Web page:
Constructivism and the United Nations

This case study is an excerpt from McGlinchey, Stephen. 2022. Foundations of International Relations (London: Bloomsbury).

From a theoretical point of view, the effectiveness and utility of the United Nations differs depending on which perspective we choose to adopt. Liberals tend to have faith in the capacity of international organisations, primarily the United Nations, to uphold the framework of global governance. Such organisations may not be perfect, but they help the world find alternatives to war through trade and diplomacy (among other things), which are staples of the liberal account. Realists, although they do not reject the United Nations completely, argue that states will eventually resort to war despite the efforts of international organisations, which have little real authority. Generally, realists believe that international organisations appear to be successful when they are working in the interests of powerful states. But, if that condition is reversed and an organisation becomes an obstacle to national interests, then the equation may change. This line of enquiry is often used by realists to help explain why the League of Nations was unsuccessful – failing to allow for Germany and Japan’s expansionist desires in the 1930s, so both states left the League and invaded their neighbours.

On the other hand, constructivists see organisations like the United Nations as places where they can study the emergence of new norms and examine the activities of those who are spreading new ideas. If we can once more briefly recall the United States’ decision to invade Iraq in 2003, constructivism would highlight that while it is true that a powerful state ignored the United Nations in pursuit of its own self-interest (as a realist would describe it), by doing so it violated the standard practices of international relations. To use constructivist language, the United States disregarded a ‘norm’ by invading Iraq illegally (via international law) and even though there was no direct punishment, its behaviour was irregular and so would not be without consequence. Examining the difficulties the United States faced in its diplomatic relations after 2003, and the major shifts in its policymaking thereafter (including reluctantly, at first, joining multilateral discussions with Iran as mentioned in earlier), gives considerable weight to this insight.

Constructivists study the emergence of norms at the United Nations, attempting to track and understand the process of how our world order is under constant change through the actions of individuals, groups and states pursuing different agendas. An example is Palestine, which is currently an observer state at the United Nations since it is not (yet) considered sovereign as it is presently part of the state of Israel. The United Nations does not have the power to rule otherwise by itself, nor do pro-Palestinian statehood activists and supporters who have been advocating for Palestinian secession from Israel for decades. To recall the benchmarks for sovereignty from chapter two, Palestine has both internal and external challenges to its quest for statehood.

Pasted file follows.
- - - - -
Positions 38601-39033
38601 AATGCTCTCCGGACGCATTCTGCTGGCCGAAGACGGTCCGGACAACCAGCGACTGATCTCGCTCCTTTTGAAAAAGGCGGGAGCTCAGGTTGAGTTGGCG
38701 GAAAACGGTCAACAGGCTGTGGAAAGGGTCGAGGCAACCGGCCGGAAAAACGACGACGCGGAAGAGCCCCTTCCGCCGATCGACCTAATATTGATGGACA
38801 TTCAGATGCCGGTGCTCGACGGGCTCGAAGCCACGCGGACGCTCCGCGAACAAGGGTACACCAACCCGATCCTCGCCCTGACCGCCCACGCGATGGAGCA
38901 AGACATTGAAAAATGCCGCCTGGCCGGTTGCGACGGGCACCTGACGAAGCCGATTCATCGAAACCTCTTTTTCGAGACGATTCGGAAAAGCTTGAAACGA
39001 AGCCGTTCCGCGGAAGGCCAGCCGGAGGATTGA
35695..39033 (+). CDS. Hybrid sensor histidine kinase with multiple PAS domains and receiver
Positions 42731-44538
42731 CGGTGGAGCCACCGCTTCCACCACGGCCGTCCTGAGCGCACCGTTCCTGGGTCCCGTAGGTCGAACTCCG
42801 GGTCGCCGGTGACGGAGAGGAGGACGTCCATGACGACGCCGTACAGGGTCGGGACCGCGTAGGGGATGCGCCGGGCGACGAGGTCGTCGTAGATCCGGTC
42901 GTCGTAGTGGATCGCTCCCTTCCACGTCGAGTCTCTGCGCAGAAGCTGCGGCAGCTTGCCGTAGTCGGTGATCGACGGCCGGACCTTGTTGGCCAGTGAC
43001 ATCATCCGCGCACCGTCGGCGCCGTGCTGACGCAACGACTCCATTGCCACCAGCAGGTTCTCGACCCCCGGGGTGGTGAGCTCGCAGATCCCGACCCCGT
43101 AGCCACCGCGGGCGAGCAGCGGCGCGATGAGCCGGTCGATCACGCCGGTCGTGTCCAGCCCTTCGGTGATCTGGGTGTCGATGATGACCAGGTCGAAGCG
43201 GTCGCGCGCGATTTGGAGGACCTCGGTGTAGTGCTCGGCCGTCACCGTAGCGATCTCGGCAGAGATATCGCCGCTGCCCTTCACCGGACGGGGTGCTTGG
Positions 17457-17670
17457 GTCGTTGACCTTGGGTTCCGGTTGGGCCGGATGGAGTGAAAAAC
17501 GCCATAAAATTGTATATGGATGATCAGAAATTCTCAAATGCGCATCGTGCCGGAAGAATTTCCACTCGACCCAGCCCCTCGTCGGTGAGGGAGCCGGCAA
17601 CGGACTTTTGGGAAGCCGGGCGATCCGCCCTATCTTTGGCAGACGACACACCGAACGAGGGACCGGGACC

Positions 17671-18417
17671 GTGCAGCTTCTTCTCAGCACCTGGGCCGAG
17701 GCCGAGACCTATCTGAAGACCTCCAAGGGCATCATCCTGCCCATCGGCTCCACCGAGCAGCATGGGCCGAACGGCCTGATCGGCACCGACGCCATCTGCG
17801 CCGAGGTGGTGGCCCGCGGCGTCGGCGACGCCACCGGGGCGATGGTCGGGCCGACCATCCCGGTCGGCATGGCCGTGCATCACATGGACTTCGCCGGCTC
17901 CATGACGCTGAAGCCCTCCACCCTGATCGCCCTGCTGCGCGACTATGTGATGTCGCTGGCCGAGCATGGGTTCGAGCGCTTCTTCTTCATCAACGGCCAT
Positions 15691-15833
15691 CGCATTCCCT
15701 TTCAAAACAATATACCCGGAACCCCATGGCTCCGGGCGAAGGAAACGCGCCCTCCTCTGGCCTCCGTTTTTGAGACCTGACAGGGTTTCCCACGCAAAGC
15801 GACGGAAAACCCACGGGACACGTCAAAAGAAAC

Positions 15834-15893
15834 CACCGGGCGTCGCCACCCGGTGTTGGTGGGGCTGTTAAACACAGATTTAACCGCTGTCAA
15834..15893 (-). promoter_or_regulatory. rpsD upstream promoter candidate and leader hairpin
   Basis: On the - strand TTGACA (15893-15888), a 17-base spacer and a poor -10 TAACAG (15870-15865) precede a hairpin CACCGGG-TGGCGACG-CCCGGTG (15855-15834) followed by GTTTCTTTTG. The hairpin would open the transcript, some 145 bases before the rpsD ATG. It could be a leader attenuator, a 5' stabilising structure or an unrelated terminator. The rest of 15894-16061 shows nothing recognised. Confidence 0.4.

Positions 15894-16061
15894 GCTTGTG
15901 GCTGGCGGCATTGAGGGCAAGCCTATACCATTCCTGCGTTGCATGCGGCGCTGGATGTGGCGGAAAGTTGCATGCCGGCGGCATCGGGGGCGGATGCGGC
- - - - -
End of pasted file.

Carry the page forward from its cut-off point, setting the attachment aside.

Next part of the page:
Looking deeper, this case allows us to consider the path that norms take and the importance of the United Nations as the centre stage of that process. There are three steps in the ‘norm lifecycle’ (Finnemore and Sikkink 1998): emergence, cascade and internalisation. In the case of Palestine, we have seen norm emergence as the idea of statehood is clearly active as a project. We can also see the cascade as over two thirds of the world’s states have come to accept Palestinian statehood, causing a growing expectation for others to do the same. Importantly, this pressure is most visible in international arenas such as the United Nations. Despite this cascade, there are still powerful states who are resisting, most notably Israel and the United States. For Palestine to become a sovereign state it will need to overcome this resistance, allowing the norm to become internalised, and thereby complete the cycle. Should this occur, accepting Palestinian statehood would become an expected behaviour, one that became natural. When norms reach this stage, you can usually also recognise instruments/effects that serve to make them tangible. For example, if Palestine reaches statehood, we would see legal documents and physical elements agreed at the United Nations – such as internationally recognised borders – and material symbols of Palestine’s existence (flags, nameplates, permanent staff etc.) permanently appearing alongside, and equal to, those of other states.

In this sense, constructivism adds layers to our understanding of how socially constructed elements of our system, such as sovereignty, works in practice. Of course, not all norms make it all the way to internalisation. Some come apart along the way if the case is not sufficiently well supported. So, it is unclear at this stage what lies ahead in Palestine’s quest for statehood. What is clear is that constructivism gives us unique tools to detect, and to understand, this process as one that plays out internationally – with the United Nations as the centre stage. And, it helps to lock in the realisation that all the features of our political world, including the existence of the United Nations itself, were once just an idea that subsequently went through the norm lifecycle and earned its place as a tangible part of our global system. It also should be clear that understanding this process is to understand that nothing political is forever, one day the United Nations itself may not exist if another idea supplants it. Ideas are always under contestation, development, debate and renewal.

Further Reading on E-International Relations

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